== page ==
Are we ready to break up with our masks? Or is it hard to let go? Washington is open again (except for indoor events of 10,000-plus people) and mask restrictions have been relaxed, but with coronavirus variants still out there, people are confronting a new set of social and emotional challenges. The pandemic has been a roiling, emotional journey, and while the current outlook is very positive, our stress response may be slow to loosen its grip. 

For many, things are looking more normal externally, but internally, some might be dealing with anxiety about reentering public society that can color and confuse our interactions with strangers and friends alike as we try to decide how safe we are with our fellow humans. 

Jane Simoni, a clinical psychologist and professor at the University of Washington, says she encountered a surprising confrontation while walking maskless in Redmond’s Marymoor Park recently. 

“Early on [in the pandemic], I wore a mask to set an example, and now I’m not wearing one to set an example, because I want things to get back to normal,” Simoni said. “Suddenly a woman began screaming at me in another language for not wearing a mask, and I’m pantomiming that I’ve been vaccinated, like, ‘two — two shots!’ in my arm.”  

These encounters are unfortunately not uncommon because it has proved difficult for many to dismiss the air of tension and suspicion of other humans that we’ve all lived with for the past year and a half. 

“It’s all been this side of bizarre since the pandemic,” sums up Candice Chorzelewski, a freelance hairstylist in Seattle.

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She has seen front-line hospital workers since the beginning of the pandemic, while other clients are just returning. Chorzelewski senses some relief in her clients and co-workers as well as anxiety. In one salon meeting a few weeks ago, she says a colleague burst into tears at the suggestion they retract the mask policy.

But slowly, people are warming back up to one another.

At Arthur Murray Dance Studios in Uptown, ballroom dancing students have gone from virtual to no-touch classes, then gloves and masks, to just masks, but “they are in dance holds, definitely within 6 feet,” says manager Tina Marie.

“We are obviously in a close-contact industry. We didn’t realize how used to that we were,” Marie says. She saw a teacher spontaneously hug a student for graduating to the next level. Shocked, the student said, “I don’t think I’ve hugged anyone in six months except my husband!” Marie apologized, and the student said, “No, it’s good! It was an emotional realization.”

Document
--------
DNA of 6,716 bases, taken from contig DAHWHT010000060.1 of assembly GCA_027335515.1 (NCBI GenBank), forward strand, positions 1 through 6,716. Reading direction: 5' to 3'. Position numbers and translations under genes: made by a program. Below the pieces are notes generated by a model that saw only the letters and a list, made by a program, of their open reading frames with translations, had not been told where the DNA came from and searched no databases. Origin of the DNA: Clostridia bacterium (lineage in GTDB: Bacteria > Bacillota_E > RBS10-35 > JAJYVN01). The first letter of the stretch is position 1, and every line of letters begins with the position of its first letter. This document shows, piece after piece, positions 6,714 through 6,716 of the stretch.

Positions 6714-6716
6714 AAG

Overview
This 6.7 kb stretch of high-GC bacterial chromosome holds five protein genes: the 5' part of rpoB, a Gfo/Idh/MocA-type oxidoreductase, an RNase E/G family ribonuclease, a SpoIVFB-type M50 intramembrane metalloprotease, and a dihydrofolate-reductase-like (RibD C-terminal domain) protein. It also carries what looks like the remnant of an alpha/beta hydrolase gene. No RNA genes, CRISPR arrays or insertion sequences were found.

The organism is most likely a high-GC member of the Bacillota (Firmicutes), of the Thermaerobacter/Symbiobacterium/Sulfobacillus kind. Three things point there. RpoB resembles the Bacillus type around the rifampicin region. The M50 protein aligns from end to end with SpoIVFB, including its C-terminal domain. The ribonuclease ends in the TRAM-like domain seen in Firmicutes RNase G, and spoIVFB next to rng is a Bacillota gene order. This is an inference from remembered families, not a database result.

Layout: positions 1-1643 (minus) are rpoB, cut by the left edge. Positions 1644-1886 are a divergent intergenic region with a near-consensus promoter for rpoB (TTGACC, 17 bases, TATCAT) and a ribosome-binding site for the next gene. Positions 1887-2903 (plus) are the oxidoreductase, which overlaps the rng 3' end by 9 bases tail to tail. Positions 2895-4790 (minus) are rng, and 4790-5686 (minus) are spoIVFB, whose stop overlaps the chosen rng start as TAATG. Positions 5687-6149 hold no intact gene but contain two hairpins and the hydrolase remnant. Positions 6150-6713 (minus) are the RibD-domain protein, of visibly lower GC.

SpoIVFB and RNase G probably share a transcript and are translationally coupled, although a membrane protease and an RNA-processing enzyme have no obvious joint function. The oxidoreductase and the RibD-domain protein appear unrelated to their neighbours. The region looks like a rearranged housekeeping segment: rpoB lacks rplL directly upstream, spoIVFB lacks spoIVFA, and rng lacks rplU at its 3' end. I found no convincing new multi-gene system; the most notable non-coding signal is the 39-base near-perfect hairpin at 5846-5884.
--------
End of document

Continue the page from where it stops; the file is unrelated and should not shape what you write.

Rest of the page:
Iain Mangum, of Capitol Hill, looks forward to normalizing hugs again. After contracting COVID-19 — despite taking stringent precautions — and spreading it to friends, and possibly his father, his anxiety around the pandemic skyrocketed. He still has a “visceral reaction” to maskless faces, and he’s gone from being an inveterate hugger to finding distances shy of 6 feet mortifying.  

He thinks the way back is to “slowly expose yourself to more normality.” 

“Make a conscious effort just to shake someone’s hand,” Mangum said. “The anxiety is reinforced by your behaviors, and so the only way to stop the cycle is to throw a wrench in it. And that wrench is a hug.”  

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Joelle Williams, who works at Ravenna Gardens in University Village, went to lunch at Bacco Cafe at Pike Place Market, where she says, “They were not enforcing masks at all. It was jarring. I just have to remind myself, ‘It’s’ OK, I’m vaccinated.’ It’s certainly nice to see people’s smiles and faces again. It’s just a relaxation of the hypervigilance we got used to. Overall, I’m happy it’s happening.”

Maybe you’re ready to rip that acne-causing, ear-pinching, sweat magnet off your face, yet you still wince when that first naked face slides by you in the grocery aisle? Maybe sitting across from your good friend over brunch makes you queasy.  What about reunions? Let’s say you can’t wait to finally see relatives again — until you learn some are not vaccinated.